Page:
While "The Magician" finds the band falling back into old habits like a junkie violently relapsing after a half-assed attempt at rehab (play it and "The Return of Evil Bill" back to back), "Vertical Takeoff in Egypt"--the first of the album's two instrumentals--is discontent in merely rehashing Wrangler's highlights. "Takeoff" seems invigorated by the lack of vocals, using its focus on the blisteringly intense instrumentation (built around, as its title might give away, a Mideastern riff) to create one of the record's most unpredictable tracks, never simply relying on adding a melodica line to buy time. "Home" follows, and its spacious production finally begins to bring the group beyond the black-and-white static they've been barraging us with since their EPs. In most respects, it isn't so much more different from "Mr. Moonlight" than "Magician" is from "Bill," but whereas "Moonlight" feels smothered, "Home" -- spared such a restricting approach -- is given enough room to breathe.

Few tracks continue in the relaxed ambition of "Home," though what we do get is equally impressive. "Falstaff," probably the album's greatest accomplishment, takes their "Come Into Our Room"/"Earth Angel" tempo and adds a heavy '60s pop/R&B atmosphere that fits the group much better than you might think it would. The song's instrumental coda, much like "Home's" bridge, smacks of a Pet Sounds production influence -- the melody itself even arguably reminiscent of something from Wild Honey, especially the beautiful outro, which could only be bettered by the four and five part harmonies that had lifted Honey's musical simplicity into another stratosphere altogether. Then there's "Fingers," which borrows "Circle of Fifth's" piano riff and builds one hell of an instrumental closer out of it; the bassline and guitar lead once again giving the track the same kind of vitality that had propelled "Circle," even without the vocal melody backing it up. Like "Takeoff" -- or the group's previous instrumentals for that matter--the cut benefits greatly from a different focal point: in both cases, more on the rhythm and arrangement of its repeated progression than linking verse to chorus and back to verse again.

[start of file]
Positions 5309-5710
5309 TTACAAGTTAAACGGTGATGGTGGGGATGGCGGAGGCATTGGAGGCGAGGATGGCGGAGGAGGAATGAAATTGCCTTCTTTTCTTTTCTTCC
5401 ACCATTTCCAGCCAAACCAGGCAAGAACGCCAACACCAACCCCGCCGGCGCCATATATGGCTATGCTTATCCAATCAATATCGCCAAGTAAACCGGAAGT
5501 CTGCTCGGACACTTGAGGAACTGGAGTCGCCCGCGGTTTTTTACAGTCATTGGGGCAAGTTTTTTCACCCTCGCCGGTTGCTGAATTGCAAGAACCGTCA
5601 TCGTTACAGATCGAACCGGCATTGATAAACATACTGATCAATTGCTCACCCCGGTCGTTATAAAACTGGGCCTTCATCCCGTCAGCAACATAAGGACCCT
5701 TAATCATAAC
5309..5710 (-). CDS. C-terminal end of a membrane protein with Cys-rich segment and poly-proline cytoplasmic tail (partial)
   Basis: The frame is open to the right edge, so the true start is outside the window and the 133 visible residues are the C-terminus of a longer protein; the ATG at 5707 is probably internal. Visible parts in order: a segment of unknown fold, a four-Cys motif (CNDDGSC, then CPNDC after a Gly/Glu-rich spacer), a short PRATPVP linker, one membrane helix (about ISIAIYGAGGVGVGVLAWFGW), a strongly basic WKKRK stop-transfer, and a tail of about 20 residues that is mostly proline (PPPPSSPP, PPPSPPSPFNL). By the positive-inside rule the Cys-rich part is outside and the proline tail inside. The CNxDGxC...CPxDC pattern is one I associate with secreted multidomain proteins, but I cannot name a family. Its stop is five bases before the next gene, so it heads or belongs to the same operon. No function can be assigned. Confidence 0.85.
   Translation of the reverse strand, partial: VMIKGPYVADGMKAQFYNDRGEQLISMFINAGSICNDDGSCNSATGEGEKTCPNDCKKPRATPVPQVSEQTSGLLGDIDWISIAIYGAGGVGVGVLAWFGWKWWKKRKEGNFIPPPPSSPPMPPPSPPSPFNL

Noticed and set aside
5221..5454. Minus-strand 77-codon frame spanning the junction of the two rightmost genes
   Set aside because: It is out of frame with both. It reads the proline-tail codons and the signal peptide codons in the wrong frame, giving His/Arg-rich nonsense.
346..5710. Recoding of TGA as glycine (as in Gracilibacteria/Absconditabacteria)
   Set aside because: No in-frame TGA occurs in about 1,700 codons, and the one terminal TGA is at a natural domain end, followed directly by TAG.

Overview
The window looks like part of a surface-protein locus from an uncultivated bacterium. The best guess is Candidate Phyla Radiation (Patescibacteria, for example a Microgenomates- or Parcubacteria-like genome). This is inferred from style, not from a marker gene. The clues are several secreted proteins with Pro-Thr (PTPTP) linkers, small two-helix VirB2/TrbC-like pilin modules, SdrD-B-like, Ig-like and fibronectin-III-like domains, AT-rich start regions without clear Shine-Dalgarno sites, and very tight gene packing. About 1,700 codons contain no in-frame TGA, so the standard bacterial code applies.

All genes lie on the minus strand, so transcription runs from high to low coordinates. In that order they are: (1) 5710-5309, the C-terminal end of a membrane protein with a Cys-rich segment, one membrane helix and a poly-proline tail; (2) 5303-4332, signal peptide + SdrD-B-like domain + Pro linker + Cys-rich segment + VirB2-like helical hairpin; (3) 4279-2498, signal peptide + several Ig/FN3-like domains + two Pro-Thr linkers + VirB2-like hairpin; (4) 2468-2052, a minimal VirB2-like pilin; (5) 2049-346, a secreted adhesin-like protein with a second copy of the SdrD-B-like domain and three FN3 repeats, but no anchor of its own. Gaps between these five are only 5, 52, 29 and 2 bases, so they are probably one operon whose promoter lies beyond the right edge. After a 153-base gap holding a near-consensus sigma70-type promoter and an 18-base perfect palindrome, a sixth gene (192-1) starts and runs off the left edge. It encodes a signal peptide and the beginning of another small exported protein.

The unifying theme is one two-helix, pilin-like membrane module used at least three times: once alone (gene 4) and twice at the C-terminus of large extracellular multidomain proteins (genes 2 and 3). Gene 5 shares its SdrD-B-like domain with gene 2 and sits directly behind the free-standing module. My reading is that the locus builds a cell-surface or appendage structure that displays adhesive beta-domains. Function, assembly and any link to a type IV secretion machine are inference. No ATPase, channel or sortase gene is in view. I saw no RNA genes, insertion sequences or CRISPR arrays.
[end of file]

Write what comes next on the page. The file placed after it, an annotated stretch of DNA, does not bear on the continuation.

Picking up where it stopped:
The rest of what constitutes Winchester Cathedral could easily be deemed "more of the same," though most is of pretty high calibre. "Wdyyd's" fierce attack follows in the same vein as "Pet Eunuch" and "D.T."; "August" is another of the finer retreads, its melodica solo even gleefully mimicking the e-bow in R.E.M.'s "E-Bow the Letter"; "Thank You (For Living)" is perhaps the album's only completely disposable cut--the only worthwhile moment being a two-second post-chorus/pre-verse hook that is still nowhere near enough to save the song from being superfluous, even for a Clinic record. Meanwhile, "The Majestic, No. 2" suffers slightly from its unfortunately detracting vocal treatment (a vibrato/chorus-type effect), which is ironically the only thing separating it from their other slow burning, mid-tempo numbers.

It's a fitting reminder of what makes Winchester work so well when the group attempts to expand their sound and why it can sound so by rote when it doesn't. But even Wrangler depended on its incredible highs to make up for its lack of variety, and, as a whole, Winchester manages to pull out enough surprises from its sleeves to bounce back from its predictable lows. More importantly, however, it succeeds in giving at least some promise for the group's future--which is perhaps the most significant thing thing that Walking With Thee had failed to do.